Extended Returns to 13th January

Actually Fat Can

QUIRKY PLUS-SIZE CYCLEWEAR BRAND LAUNCHES CONTROVERSIAL ADVERTISING CAMPAIGN TO DRAW ATTENTION TO THE BODY BIAS IN THE CYCLING INDUSTRY.


Inclusive cyclewear brand Fat Lad At The Back has launched a controversial guerilla advertising campaign to draw attention to the body bias present in the cycling and fitness industry. 


Fat Can't Actually Fat Can


Fat Lad At The Back is widely-known for its revolutionary plus-size cycling gear and brand mission to challenge stereotypes in the cycling industry, and create an inclusive cycling community. The brand has been instrumental in getting people of all sizes into cycling, and  now turn their attention to the way fat people on bikes are treated by society.


Their new campaign challenges the notion that if you are fat, then you can’t ride a bike, can’t be fit and can’t take part in sports and instead it celebrates what people can do.


Lynn Bye, Co-founder and Boss Lady at Fat Lad At The Back, says: “Whatever preconceptions society has about fat people, our community is proof that body size doesn’t stop us and that fat can.


Apparently, it’s fair game


The campaign was inspired by the abuse people in their community commonly receive when out cycling. Discrimination is discrimination, yet fat people appear fair game by society and apparently using fat as an insult is OK. 


Fat Lad At The Back typical abusive Facebook comment


 


 Fat lad At The Back tyical abusive Facebook comment


 


Fat Lad At The Back typical abusive Facebook comment


Trolls, trolls, trolls


In February this year, the models in Fat Lad At The Back’s social media ads were subject to horrible trolling and although many of the comments were removed by Facebook this type of abuse is all too common on the brands social channels with regular quips about wide loads, hippo emoji’s and the models looking disgusting or unsightly in tight cycle wear.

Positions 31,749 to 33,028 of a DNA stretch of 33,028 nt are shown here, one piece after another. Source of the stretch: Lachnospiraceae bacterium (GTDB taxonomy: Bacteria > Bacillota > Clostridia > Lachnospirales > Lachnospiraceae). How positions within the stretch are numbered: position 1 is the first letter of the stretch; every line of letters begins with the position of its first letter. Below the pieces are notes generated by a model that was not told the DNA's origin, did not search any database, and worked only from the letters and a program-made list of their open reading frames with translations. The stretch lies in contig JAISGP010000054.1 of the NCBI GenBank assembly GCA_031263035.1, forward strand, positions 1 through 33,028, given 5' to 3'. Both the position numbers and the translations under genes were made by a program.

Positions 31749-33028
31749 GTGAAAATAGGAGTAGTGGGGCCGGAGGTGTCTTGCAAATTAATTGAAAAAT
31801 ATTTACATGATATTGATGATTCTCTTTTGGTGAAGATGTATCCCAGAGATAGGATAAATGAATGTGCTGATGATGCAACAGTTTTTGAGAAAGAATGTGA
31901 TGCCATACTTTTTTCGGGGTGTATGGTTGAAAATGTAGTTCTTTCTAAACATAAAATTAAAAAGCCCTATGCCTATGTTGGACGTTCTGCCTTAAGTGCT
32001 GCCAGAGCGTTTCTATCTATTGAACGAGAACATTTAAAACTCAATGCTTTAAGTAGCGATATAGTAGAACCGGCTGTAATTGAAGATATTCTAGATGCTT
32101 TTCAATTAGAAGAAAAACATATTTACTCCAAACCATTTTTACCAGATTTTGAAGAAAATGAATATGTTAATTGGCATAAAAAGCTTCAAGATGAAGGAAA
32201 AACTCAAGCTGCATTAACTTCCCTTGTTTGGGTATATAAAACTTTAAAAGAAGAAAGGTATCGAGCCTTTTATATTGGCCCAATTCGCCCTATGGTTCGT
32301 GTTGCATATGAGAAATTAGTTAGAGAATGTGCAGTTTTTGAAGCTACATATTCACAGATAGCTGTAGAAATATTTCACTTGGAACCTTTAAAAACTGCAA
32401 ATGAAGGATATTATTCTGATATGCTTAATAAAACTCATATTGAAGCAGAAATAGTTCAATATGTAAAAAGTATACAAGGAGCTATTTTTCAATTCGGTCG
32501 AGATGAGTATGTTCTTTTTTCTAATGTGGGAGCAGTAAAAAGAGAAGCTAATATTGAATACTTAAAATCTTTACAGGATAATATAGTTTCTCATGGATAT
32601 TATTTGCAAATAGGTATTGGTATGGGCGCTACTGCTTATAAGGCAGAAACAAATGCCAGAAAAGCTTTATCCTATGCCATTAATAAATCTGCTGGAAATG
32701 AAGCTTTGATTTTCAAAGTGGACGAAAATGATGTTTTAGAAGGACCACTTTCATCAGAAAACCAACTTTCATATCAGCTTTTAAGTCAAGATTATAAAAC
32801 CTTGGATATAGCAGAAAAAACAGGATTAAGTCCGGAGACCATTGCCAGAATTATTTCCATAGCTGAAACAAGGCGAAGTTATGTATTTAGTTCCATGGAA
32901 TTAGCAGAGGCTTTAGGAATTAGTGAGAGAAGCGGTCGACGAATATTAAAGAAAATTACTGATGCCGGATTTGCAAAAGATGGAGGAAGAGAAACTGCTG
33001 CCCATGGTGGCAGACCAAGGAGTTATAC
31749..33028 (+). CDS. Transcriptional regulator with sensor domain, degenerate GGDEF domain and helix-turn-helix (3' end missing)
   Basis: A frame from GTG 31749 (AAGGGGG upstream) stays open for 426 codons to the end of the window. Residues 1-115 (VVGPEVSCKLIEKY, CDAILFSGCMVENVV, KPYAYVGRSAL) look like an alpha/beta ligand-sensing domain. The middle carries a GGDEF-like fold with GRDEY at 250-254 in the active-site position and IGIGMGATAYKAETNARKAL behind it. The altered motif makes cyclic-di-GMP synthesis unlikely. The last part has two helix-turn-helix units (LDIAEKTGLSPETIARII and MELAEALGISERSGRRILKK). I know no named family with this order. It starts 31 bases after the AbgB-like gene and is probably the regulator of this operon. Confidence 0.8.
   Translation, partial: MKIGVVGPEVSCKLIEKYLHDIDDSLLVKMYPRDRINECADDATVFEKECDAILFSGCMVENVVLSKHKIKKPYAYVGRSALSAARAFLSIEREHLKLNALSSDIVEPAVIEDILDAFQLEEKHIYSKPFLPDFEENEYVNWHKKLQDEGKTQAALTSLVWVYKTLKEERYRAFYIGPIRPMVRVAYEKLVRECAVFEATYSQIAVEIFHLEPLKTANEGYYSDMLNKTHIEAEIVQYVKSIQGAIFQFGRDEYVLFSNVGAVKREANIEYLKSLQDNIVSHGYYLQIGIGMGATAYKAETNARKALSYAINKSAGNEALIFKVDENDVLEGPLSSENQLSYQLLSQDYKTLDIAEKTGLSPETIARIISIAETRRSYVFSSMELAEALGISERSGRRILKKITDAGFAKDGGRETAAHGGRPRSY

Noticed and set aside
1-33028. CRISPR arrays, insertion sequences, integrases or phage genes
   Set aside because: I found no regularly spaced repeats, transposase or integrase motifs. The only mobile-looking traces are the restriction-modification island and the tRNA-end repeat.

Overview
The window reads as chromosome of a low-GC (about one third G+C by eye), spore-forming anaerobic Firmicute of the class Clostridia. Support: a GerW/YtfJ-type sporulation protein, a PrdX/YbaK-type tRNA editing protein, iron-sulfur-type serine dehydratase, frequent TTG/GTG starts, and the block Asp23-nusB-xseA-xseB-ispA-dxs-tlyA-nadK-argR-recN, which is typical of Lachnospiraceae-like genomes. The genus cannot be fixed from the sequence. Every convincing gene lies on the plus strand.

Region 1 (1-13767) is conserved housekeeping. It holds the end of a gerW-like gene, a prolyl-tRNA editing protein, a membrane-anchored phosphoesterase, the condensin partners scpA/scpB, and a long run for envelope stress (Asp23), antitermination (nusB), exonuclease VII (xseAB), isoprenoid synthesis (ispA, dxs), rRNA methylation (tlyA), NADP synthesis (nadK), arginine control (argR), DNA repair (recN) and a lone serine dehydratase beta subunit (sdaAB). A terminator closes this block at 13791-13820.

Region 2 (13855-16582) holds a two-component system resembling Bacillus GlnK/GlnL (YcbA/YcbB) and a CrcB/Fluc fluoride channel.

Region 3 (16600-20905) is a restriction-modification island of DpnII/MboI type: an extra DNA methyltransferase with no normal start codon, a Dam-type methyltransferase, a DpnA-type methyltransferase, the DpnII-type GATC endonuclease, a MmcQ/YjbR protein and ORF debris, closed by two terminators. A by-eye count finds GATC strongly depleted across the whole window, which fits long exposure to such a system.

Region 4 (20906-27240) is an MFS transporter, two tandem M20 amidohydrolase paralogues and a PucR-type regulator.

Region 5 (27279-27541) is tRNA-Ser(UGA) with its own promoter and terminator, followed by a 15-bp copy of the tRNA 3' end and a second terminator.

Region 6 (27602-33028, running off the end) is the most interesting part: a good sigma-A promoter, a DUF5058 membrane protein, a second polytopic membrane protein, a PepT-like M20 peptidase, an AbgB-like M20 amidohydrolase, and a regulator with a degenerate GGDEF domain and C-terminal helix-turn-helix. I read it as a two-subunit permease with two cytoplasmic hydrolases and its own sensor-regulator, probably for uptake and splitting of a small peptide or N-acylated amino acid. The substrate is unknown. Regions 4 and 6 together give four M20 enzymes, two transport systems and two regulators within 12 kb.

Fat Lad At The Back typical Facebook abuse


Fat Lad At The Back typical Facebook abuse


Fat Lad customer and brand model, Lisa Townsend has had a lot of abuse, both offline and online. Lisa later wrote on her own social media and in a blog post for the brand: “Whilst this was an upsetting time for me, the situation allowed me to be connected with a huge community of amazing women who stood by my side in solidarity and support to say a big ‘Hell NO!’ to the trolls. It was really emotional to hear how every one of us had a similar experience and that this was just expected when you are a curvier lady on a bike.”


Fat Lad At The Back typical Facebook abuse

Although the people subject to this abuse are often surprisingly graceful about it and often view it as a reflection of the perpetrator, it still cuts them deeply and is often a huge barrier for larger people to get in to cycling. The advertising campaign is Fat Lad At The Back’s way of fighting back. After the incident in February, they vowed to make a difference and take a stand against this kind of bigotry.


Fat Lad At The Back typical Facebook abuse 


Fat Lad At The Back typical Facebook abuse 


Loud and proud


Lynn is determined to re-take the word ‘fat’ and for the brand to be instrumental in dismantling the derogatory associations with the word - "To us, fat has never been a negative word - it’s just another adjective. People are fat and society needs to stop making that into the only thing they see. Your body doesn’t define you. We want people to start talking about this so that we can educate society and teach them to respect and accept people of all sizes."


The plus-size cyclewear brand believes that everyone should have a fair chance to create a healthy and happy life for themselves and cycling has helped so many people in their community including those who suffer from mental and physical health conditions. Abuse and judgement from others is a huge barrier for fat people getting into any fitness activity and robs them of the opportunity to improve their state of mind. Will Fat Lad At The Back’s advertising campaign have the impact they want to start a shift in the attitudes towards plus-size cyclists? Watch this space.


“We are proud of the brand and proud of our community and our values and what we have achieved in making it OK to be fat.” – Lynn Bye, Co-Founder.


You might see Fat Can’t, but it's Actually Fat Can.


#actuallyfatcan


 


Leave a comment